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Oregon town angers China with controversial mural

A mural painted along the top of a building at a busy intersection in Corvallis, Ore., has angered Chinese consular officials. The mural's themes are China's human rights violations and independence for Taiwan.

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Tibetan monks pray during a candlelight protest march in New Delhi October 20, 2011. A controversial mural in Oregon has outraged Chinese officials. It portrays a Tibetan monk's immolation, amongst other themes.

Parivartan Sharma/Reuters

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A vivid mural in an Oregon town that depicts a Tibetan monk's immolation and promotes independence for Taiwan has created a dust-up with China, whose consular officials have asked the city to take "effective measures" to stop such advocacy.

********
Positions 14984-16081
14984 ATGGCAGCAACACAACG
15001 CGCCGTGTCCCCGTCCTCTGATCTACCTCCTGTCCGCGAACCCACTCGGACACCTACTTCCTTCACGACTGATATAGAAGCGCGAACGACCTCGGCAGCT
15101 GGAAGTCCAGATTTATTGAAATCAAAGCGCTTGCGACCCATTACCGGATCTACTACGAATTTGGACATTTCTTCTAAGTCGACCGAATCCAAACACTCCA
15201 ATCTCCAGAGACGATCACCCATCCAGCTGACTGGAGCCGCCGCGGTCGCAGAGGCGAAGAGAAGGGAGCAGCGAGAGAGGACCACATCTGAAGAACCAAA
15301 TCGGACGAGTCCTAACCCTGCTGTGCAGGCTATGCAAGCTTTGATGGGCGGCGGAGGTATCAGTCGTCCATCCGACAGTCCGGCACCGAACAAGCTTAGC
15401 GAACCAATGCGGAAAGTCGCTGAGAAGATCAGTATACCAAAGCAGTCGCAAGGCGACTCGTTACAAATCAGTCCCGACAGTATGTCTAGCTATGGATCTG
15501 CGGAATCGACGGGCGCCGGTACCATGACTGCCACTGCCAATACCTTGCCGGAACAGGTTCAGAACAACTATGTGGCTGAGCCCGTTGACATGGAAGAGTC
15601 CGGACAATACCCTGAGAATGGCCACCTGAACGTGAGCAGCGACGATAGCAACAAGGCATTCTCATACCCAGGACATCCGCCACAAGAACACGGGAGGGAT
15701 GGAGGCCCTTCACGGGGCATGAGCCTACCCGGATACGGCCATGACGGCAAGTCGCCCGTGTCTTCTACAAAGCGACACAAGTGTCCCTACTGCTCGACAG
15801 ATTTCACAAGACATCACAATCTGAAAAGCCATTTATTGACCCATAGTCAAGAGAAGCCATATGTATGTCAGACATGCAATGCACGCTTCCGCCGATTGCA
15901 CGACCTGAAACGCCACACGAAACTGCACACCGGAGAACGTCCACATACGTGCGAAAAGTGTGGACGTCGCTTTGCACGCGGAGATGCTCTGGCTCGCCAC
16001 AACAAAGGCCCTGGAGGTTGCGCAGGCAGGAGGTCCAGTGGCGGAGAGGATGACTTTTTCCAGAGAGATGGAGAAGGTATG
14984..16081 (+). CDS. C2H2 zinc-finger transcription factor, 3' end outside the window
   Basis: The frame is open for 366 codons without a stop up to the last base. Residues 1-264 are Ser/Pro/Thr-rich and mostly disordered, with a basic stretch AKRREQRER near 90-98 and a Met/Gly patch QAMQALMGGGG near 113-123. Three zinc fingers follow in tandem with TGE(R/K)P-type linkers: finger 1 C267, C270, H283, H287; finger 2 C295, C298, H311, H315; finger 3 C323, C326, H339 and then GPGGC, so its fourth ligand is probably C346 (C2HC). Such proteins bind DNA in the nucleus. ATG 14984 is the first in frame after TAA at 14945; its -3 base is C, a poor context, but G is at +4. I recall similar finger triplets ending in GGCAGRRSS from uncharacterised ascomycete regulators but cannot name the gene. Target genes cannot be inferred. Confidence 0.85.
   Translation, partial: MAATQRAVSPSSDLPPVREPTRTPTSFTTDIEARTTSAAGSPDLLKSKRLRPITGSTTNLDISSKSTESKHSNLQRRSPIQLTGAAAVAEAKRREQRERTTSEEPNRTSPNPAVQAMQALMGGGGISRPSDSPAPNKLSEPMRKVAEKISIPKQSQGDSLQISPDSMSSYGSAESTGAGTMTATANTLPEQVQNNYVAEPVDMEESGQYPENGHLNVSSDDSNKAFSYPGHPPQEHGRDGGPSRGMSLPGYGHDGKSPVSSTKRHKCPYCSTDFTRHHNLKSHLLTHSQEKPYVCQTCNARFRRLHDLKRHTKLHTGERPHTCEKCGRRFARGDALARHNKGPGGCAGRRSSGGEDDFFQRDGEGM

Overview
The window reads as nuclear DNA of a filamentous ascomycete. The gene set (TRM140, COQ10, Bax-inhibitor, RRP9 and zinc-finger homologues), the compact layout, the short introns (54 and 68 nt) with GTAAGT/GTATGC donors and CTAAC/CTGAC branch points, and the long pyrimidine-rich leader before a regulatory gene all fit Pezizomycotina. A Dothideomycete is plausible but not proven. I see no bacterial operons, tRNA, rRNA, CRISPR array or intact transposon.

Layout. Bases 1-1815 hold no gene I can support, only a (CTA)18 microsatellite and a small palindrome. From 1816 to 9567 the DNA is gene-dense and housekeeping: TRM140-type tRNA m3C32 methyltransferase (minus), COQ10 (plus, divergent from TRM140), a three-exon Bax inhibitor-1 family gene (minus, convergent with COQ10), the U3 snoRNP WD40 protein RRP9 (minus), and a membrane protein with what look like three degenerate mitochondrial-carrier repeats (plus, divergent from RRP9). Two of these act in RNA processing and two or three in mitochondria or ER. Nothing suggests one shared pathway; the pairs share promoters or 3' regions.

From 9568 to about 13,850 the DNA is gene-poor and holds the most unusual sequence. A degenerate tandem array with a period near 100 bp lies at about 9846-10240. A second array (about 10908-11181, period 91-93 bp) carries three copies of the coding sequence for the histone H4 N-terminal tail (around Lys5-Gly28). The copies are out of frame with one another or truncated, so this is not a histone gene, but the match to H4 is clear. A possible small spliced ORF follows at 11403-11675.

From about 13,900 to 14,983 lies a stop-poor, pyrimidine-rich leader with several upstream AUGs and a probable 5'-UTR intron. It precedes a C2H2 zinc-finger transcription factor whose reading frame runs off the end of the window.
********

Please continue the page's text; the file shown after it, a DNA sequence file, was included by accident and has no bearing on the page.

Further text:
The mayor of the town of Corvallis, where a Taiwanese-American businessman installed the downtown mural to express his political views, responded by telling consular officials free speech laws barred the town from taking any action.

The status of Taiwan and the human rights situation in Tibet is a contentious political issue for China, which considers Taiwan a breakaway province to be eventually unified with the mainland.

Tensions over Tibet are at their highest in years after a spate of protests over Chinese rule and self-immolations by Tibetan activists, which have prompted a Chinese security crackdown.

"There is only one China in the world, and both Tibet and Taiwan are parts of China. It is a fact recognized by the U.S. and most other countries in the world," read an Aug. 8 letter to Corvallis city leaders from China's Consulate in San Francisco.

"To avoid our precious friendship from being tainted by so-called 'Tibet Independence' and 'Taiwan Independence,' we sincerely hope you can understand our concerns and adopt effective measures to stop the activities advocating 'Tibet Independence' and 'Taiwan Independence' in Corvallis," it added.

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